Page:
The third betrayal came this past March. With broad speculation that the now-popular Jokowi would get into the presidential race, Prabowo and his team repeatedly reached out to the Governor to inquire about his plans and were told that there was no truth to the rumors — Jokowi had much work to do to fulfill his campaign promises in Jakarta and he fully intended to see that work through. Sources at the highest levels of Prabowo’s campaign team tell me that in mid-March, Joko spoke directly to Prabowo’s brother, Hashim, and assured him that he would not run for president in 2014. Two days after Jokowi made that promise, he accepted Megawati’s nomination as the PDI-P candidate for president. Hashim has been furious ever since.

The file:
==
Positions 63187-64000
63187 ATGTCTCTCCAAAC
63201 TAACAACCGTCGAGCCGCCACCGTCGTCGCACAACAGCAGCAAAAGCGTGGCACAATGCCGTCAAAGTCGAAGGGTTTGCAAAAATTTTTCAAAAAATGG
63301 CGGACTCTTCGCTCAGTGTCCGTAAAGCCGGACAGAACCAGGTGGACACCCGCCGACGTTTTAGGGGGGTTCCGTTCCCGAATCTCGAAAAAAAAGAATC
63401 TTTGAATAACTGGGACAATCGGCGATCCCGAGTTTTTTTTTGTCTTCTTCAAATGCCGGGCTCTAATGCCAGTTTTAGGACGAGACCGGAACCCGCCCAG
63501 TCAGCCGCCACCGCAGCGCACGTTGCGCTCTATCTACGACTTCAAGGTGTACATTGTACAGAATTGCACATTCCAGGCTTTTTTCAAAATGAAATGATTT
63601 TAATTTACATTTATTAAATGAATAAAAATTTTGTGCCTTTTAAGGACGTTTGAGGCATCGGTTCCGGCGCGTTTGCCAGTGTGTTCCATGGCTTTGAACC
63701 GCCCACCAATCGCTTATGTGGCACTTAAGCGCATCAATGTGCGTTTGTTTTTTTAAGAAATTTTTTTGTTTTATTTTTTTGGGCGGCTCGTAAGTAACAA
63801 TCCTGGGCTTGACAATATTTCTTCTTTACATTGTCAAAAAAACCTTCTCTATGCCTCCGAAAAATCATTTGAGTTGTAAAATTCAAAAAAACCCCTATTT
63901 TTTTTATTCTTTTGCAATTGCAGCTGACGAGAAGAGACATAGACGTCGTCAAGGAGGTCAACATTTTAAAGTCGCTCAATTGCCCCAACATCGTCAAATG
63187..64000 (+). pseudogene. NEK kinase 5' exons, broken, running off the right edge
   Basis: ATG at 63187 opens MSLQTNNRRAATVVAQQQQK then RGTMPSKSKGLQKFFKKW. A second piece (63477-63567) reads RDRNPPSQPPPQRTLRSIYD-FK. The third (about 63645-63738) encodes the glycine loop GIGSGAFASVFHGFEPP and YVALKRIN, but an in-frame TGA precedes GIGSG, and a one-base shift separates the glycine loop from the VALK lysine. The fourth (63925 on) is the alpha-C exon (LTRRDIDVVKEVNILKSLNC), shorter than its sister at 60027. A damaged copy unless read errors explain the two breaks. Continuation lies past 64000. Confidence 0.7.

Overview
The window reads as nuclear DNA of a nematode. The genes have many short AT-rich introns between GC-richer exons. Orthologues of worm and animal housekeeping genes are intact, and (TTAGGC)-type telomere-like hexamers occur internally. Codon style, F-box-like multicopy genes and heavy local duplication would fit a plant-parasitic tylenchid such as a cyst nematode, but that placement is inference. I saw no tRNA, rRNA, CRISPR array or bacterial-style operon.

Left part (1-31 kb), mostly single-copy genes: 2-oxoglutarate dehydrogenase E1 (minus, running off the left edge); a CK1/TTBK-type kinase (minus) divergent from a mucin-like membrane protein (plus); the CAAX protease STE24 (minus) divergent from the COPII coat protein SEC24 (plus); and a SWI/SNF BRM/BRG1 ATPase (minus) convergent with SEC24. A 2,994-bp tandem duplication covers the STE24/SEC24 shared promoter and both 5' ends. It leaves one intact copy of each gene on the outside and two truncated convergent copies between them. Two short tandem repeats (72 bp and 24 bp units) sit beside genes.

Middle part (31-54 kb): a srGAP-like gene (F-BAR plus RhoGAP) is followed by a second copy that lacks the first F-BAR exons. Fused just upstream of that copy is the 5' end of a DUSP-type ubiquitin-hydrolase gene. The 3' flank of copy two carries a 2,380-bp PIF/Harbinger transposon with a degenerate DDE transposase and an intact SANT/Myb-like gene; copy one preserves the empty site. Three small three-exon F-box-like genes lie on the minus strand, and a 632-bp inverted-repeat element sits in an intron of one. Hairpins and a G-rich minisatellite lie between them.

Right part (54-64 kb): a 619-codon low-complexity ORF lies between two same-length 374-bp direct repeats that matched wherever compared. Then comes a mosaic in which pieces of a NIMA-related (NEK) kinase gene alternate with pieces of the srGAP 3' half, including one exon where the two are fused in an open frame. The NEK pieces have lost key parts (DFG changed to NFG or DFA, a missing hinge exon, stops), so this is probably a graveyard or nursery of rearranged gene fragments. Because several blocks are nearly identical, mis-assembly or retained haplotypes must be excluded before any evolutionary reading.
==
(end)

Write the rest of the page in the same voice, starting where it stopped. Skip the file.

The fact of these three betrayals isn’t to suggest that they are the entire reason that Prabowo continues to contest the election. A cynic might read this history and think back on the popular American phrase — “fool me once, shame on you. Fool me twice, shame on me.” If Prabowo and his team continued to believe Jokowi’s assurances, they have nobody to blame but themselves. But for a man who places so much value on loyalty — whose loyalty to Indonesia’s leadership and its military in the waning days of Suharto in 1998 caused him to undertake many questionable actions, which continue to haunt him to this day — it’s not hard to see how these repeated betrayals make this continuing campaign much more personal to Prabowo.